Interestingly the most fun bout of the show could be at Welterweight as the always fin to watch Yuta Ashina (6-3) takes on Masaki Kobayashi (6-2, 3). Coming in to this Ashina should be the slight favourite, and should feel comfortable building on a win in March against Takumi Imasato. He does however lack power, and is very much a battler who has to fight hard for results. Kobayashi on the other hand does have some bang, with half of his wins coming inside the distance, but also has something of a questionable chin, having been stopped in both of his losses. This could well be a very, very interesting and exciting bout, even if it is buried deep down the card.
Korakuen Hall, Tokyo, Japan
On Friday we don't get much action, but there some interesting bouts taking place, several of which are in Japan on a show at Korakuen Hall.
On paper the most interesting match up is a 6 rounder between Yuri Kanaya (1-0) and Masatora Okada (6-3-1, 2), with Kanaya looking to continue what we suspect will be a rapid rise through the ranks. Kanaya made his debut last year, with a very solid debut win over Sora Takeda, and should be favoured here, but will certainly have to work hard for the win. Okada is a very solid opponent at this lower domestic level, and come into the bout with two wins following a very competitive loss in 2018. He'll be game, but we do expect the class of Kanaya to be too much.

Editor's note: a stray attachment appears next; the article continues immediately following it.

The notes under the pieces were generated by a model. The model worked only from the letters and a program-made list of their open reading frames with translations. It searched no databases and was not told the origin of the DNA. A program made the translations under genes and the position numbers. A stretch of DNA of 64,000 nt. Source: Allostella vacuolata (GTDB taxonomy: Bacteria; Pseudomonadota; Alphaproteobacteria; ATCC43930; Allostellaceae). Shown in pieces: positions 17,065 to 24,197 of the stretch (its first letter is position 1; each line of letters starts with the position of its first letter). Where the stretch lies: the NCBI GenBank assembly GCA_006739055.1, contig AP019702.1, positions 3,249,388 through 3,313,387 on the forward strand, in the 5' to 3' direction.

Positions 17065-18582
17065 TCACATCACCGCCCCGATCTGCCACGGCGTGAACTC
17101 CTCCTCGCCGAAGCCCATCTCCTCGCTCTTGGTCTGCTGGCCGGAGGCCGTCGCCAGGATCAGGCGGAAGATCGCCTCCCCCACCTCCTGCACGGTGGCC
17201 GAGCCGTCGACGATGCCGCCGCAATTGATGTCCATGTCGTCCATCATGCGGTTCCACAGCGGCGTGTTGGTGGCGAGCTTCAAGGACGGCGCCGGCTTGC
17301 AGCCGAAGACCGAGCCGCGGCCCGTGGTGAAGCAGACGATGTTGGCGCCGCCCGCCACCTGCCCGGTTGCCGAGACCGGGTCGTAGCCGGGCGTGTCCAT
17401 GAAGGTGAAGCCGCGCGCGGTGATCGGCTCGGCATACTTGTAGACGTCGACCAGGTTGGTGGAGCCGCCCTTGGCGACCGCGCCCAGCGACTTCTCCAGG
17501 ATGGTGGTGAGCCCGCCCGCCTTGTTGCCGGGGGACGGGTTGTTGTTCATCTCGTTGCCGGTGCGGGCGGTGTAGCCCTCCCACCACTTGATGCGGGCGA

Another promising fighter seeking their second professional win on this show is Yuya Oku (1-0-1, 1), who is taking on Daiki Imanari (6-3, 3) in a good looking bout. It's hard to say how good Oku is, especially given his draw last time out against Yuya Azuma, but the 25 year old has got some potential and we suspect that draw will help him improve and develop. Imanari on the other hand has won just one of his last 3 bouts, but may well be looking at this as a chance to build on his 2021 win over Shogo Sakai. Not a stellar bout, by any stretch, but one that should be very competitive.